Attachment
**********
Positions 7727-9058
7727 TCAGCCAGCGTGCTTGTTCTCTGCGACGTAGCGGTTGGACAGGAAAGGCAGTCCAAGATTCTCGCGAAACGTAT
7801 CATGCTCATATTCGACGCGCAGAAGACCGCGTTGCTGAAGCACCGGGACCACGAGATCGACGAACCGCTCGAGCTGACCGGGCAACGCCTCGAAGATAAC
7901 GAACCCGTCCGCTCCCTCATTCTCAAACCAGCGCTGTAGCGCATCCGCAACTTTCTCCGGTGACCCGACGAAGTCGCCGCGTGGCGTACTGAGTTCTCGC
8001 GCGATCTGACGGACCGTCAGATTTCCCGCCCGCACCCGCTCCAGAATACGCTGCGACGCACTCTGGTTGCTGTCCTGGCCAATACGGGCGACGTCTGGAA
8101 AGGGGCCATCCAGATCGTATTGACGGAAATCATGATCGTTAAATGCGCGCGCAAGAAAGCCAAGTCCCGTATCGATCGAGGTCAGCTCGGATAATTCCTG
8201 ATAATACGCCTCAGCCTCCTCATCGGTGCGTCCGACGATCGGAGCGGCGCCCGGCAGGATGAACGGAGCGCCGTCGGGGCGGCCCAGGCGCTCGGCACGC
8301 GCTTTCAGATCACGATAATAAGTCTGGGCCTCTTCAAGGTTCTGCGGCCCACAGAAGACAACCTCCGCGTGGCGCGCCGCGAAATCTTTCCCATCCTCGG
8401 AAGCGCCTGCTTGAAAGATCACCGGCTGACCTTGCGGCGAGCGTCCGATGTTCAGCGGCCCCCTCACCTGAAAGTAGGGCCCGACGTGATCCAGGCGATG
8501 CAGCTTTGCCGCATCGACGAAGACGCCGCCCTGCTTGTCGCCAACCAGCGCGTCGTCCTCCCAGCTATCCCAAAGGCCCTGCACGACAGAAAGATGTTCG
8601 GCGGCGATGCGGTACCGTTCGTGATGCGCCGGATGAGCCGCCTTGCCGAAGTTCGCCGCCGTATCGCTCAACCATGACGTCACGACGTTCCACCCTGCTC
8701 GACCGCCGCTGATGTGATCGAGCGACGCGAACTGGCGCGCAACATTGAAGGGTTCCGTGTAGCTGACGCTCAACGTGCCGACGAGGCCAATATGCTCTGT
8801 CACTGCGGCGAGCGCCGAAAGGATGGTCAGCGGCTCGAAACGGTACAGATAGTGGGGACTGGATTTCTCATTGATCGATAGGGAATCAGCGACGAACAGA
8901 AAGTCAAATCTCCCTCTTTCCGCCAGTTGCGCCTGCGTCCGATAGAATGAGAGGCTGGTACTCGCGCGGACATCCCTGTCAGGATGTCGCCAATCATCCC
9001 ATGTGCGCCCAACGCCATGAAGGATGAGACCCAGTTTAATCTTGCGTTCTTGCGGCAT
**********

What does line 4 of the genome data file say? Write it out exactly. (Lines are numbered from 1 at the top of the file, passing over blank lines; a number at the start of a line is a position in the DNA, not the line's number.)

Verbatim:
7901 GAACCCGTCCGCTCCCTCATTCTCAAACCAGCGCTGTAGCGCATCCGCAACTTTCTCCGGTGACCCGACGAAGTCGCCGCGTGGCGTACTGAGTTCTCGC